The first-floor of the Cross House abounds with Lincrusta, which is inset between the base molding and wainscot trim. Most of the Lincrusta is intact, but there are missing bits and missing areas. In the above image I reveal the restored finish. The Lincrusta consists of two alternating panels, and a double row of Lincrusta trim above.
Over the decades, as bits of Lincrusta fell away, kindly souls had the good sense to store the bits in the basement. I inherited this treasure trove, but until recently all the bits was just a pile-o-bits. The other day though, young Brian and I, wild & crazy guys that we are, decided to sort out this puzzle.
We had rather a good time with this section. In the image it looks pretty intact, but it is actually comprised of seven pieces we managed to puzzle back together. All this was accompanied by numerous shrieks of excitement in finding a bit perfectly fitting into another bit. The shrieks, I can assure, were of the most manly kind.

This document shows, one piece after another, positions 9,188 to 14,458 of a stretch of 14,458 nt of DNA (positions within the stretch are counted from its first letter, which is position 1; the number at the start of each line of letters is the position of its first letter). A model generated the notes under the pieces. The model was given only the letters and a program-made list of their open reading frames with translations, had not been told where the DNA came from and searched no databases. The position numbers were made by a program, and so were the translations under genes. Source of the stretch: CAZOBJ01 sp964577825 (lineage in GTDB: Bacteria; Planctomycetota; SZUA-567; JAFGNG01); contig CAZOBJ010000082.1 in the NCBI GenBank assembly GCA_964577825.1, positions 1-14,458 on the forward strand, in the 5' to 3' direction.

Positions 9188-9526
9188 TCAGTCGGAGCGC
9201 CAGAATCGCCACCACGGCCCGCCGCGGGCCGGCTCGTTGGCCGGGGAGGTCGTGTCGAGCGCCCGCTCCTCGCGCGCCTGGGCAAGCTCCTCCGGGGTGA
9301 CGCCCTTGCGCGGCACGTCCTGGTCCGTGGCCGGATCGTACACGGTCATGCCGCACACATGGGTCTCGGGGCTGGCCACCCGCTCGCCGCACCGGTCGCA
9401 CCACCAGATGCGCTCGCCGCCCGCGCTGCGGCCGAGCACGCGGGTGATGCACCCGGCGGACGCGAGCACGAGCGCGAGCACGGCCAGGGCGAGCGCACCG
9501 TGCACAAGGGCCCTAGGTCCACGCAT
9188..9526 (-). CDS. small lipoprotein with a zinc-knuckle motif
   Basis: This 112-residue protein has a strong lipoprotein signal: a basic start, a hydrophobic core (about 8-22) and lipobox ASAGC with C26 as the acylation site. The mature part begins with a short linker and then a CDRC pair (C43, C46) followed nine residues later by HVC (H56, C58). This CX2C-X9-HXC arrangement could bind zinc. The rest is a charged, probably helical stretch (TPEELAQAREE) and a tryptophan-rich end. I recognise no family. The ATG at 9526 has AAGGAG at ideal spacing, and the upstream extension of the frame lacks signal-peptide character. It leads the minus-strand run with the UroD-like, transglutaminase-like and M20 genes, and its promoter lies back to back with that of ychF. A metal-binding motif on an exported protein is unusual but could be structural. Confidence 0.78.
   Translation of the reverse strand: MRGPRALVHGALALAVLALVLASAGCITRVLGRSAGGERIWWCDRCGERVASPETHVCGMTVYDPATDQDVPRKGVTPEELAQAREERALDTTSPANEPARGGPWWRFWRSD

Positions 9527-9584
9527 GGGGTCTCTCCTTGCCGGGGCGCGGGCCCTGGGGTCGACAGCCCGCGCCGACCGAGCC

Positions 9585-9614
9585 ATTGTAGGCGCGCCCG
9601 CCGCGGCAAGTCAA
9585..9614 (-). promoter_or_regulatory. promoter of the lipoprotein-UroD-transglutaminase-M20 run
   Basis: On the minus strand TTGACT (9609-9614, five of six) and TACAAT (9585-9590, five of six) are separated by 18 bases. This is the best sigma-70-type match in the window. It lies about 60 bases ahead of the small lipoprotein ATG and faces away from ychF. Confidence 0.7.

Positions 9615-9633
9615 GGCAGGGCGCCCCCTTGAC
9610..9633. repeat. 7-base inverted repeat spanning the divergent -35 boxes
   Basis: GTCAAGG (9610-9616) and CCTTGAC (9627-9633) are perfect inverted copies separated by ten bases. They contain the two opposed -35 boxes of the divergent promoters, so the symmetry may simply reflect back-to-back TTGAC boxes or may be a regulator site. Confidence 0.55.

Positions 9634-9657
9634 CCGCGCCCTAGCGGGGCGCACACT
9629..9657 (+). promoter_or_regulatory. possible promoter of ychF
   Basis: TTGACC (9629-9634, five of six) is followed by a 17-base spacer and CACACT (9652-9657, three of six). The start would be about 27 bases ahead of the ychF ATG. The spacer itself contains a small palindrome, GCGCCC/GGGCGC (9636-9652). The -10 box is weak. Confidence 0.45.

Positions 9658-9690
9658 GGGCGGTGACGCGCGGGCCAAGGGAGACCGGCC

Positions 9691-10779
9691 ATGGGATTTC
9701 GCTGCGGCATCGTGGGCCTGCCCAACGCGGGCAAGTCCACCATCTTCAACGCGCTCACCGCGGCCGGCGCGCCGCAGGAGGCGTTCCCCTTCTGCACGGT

The manly shrieking reached new heights when we were able to match one piece to its original location. We were able to match four pieces to their original locations. Golly, who knew that old bits of Lincrusta could be so much fun?
This piece, brilliantly pieced together from three bits, proved a bedevilment. It is not a full-width section, having been cut on the right side to fit X location in 1894. But we could not find where X location was. Quite frustrating!
The large bit, center-ish, fitted to a piece extant in the telephone closet. Much shrieking ensued. Perhaps however this shrieking was a tad less manly. Well, we were sooooo excited! Oh, the bits are sitting on the 1929 blueprints of the second floor apartment conversion.
I have NO idea how to reattach all these bits, and am hoping to receive expert advice from you.
I assume that I will have to lay out all the bits, on a HOT day, in the driveway so the bits can kinda melt back into a flat shape (none of the pieces are actually flat).
Then, how to attach?